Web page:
As businesses of all sizes come to appreciate the potential of advanced analytics applications, there’s a rising temptation to use these technologies to gain a sustainable competitive advantage over rivals. But analytics applications also offer a significant challenge: the analytics powering businesses practices often do their thing within a proprietary “black box,” hidden from the client’s view—raising the specter of a scenario in which an algorithm, improperly vetted, wreaks havoc.
Indeed, behind most analytics applications stands a small team of engineers and developers with a high degree of specialized knowledge. The resulting algorithms are pretty arcane, meaning that not many people really understand how they work. Nonetheless, such understanding is necessary: there’s more pressure than ever, at least from a compliance perspective, for senior managers to clearly document processes.
Those opposing forces have created pressure on IT vendors to build analytic applications that are not only more transparent, but incorporate the expertise of a much broader number of individuals.
“Collaboration and compliance are both going to become major issues in the coming year,” said Tom Cowan, CEO of Decysion, a provider of analytics applications headquartered in Stamford, Conn. that recently picked up $15 million in funding.
“The ‘Black Box’ era of analytics is dead,” added George Mathew, president of Alteryx, a rival provider of analytics applications based in Irvine, Calif. “One reason we’ll see so many analytics applications running in the cloud is that it provides a way to more easily collaborate on the development of these applications.”
In fact, rather than relying on hard coded models, Deepak Advani, IBM vice president of business analytics and solutions, suggests the need for collaboration and compliance will become major drivers of the future, one in which organizations will set up an internal “analytics factory.”
Not only will such an approach bring more transparency to how analytics algorithms are developed and deployed, Advani added, but an analytics factory will make the whole process more economically efficient: “Right now analytic applications rely on small teams of people that take a long time to develop an application that is usually hard coded, which means the applications usually has limited value from a reuse perspective.”
IBM envisions a world where teams of people with varying levels of expertise come together to develop not only applications that result in a better particular business outcome, but also intellectual property that can be reused across multiple applications. But achieving that goal by definition requires a lot more collaboration and transparency, Advani said.
Much of the need for greater transparency is being driven by increased regulatory requirements. Don Busiek, general manager of manufacturing software at GE Intelligent Platforms, noted that manufacturers now must provide “genealogies” for the products they create, including the ingredients used in the manufacturing process. While that might seem onerous, he noted that many GE customers are starting to run that information through analytics applications, the better to identify potential risks to business: “The future of advanced manufacturing is going to be all about leveraging analytics.”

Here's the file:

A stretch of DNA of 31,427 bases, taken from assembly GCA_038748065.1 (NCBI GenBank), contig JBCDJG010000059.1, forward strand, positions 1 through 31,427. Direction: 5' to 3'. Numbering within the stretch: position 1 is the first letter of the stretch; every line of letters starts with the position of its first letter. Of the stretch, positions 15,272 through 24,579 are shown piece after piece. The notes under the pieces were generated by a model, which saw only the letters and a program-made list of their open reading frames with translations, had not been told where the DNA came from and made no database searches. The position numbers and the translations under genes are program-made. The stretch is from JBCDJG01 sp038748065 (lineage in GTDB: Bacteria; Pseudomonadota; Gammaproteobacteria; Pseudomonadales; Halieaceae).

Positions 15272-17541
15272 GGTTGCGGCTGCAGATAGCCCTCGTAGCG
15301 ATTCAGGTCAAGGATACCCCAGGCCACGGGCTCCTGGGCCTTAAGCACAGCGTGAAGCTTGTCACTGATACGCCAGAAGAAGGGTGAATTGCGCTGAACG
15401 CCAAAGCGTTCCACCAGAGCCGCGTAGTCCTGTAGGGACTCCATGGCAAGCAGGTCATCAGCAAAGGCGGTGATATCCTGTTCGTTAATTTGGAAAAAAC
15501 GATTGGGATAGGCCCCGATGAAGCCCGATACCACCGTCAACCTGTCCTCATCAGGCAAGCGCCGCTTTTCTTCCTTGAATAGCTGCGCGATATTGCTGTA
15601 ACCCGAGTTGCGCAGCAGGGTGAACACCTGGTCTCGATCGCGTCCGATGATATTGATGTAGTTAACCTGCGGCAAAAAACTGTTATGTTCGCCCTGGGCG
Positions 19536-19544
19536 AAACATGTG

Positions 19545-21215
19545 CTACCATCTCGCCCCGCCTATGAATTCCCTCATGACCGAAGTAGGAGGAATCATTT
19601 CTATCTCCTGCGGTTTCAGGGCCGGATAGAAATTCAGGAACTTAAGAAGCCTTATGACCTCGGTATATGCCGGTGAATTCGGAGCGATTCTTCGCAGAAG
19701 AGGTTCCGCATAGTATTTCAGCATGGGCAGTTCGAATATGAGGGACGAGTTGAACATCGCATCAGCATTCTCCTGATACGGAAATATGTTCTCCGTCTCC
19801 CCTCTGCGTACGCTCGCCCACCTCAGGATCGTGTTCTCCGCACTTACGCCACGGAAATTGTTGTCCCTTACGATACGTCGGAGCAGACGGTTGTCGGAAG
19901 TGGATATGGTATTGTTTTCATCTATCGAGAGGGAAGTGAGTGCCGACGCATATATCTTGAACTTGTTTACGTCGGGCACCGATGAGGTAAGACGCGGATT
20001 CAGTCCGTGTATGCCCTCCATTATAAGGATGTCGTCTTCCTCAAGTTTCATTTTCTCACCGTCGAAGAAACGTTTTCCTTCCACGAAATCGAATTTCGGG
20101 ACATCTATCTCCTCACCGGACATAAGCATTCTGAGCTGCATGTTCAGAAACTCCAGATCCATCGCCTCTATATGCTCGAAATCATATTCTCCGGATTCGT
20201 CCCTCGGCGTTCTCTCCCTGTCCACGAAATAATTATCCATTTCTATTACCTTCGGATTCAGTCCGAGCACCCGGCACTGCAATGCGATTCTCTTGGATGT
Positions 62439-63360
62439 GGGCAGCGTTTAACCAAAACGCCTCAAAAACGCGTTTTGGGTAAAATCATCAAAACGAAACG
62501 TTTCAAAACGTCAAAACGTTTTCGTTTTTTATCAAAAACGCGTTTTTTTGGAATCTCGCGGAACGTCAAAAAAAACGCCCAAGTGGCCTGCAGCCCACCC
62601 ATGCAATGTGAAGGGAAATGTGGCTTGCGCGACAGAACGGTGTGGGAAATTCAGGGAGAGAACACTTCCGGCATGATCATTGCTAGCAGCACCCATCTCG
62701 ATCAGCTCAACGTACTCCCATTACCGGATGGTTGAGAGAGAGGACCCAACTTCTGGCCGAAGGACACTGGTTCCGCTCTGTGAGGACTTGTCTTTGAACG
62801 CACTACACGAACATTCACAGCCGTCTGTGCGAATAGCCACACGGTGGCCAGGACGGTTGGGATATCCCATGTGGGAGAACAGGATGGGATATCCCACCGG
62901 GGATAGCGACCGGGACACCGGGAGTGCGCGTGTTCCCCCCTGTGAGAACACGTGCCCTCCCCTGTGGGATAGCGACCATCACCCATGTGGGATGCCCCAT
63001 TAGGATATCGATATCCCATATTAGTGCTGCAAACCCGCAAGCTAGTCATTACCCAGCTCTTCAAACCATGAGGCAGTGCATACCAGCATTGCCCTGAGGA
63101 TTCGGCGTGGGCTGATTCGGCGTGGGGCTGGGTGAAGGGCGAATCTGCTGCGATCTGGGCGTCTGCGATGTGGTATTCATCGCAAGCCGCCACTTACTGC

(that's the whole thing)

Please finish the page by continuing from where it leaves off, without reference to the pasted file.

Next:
According to Adam Binne, global vice president and general manager for SAP Business Intelligence, the shift towards prescriptive analytics is still in its relative infancy. Most organizations are squarely focused on descriptive analytics that generate more accurate information. A few others have embraced proactive analytics that take advantage of suggestions and recommendation engines to make better decisions. Only a handful of platforms have achieved a prescriptive analytics capability that allows them to automate an end-to-end business process.
“The biggest issue most organizations are still wrestling with is simply acquiring the analytics skills needed,” said Binne.
Nevertheless, interest in prescriptive analytics capabilities is growing. Business leaders across the spectrum have seen how financial services firms have leveraged analytics algorithms to trigger a whole series of related events in a matter of sub-seconds. Despite the risks, many business leaders want to apply similar capabilities to automate process in real time, which (at least in theory) could increase profits by orders of magnitude.
One of the things that make it more affordable for organizations of any size to apply these concepts more broadly is the advent of more affordable means of processing Big Data. Instead of merely sampling data, suggests Dr. Satya Ramaswamy, vice president and global head for TCS Mobile at Tata Consultancy Services, organizations can now make decisions based on all the raw data they have at their disposal.
“It’s now possible to exhaustively go through all your data to come up with a definitive answer,” said Ramaswamy. Beyond building those applications, the next major challenge involves getting the results of those queries out to end users’ mobile devices.
In short, the coming year will witness the emergence of a new class of collaborative analytics applications that are not only more transparent from a governance perspective; they will be more strategic in terms of the number of business processes they actually help automate. But while there may be a lot of business pressure to reach this new era, organizations might do well to heed the advice of Warren Buffet when evaluating complex IT applications: “Beware of geeks bearing formulas.”
The best way to do that, of course, is to make sure that every advanced analytics application is vetted by people capable of plunging into the deep weeds of algorithms and business processes.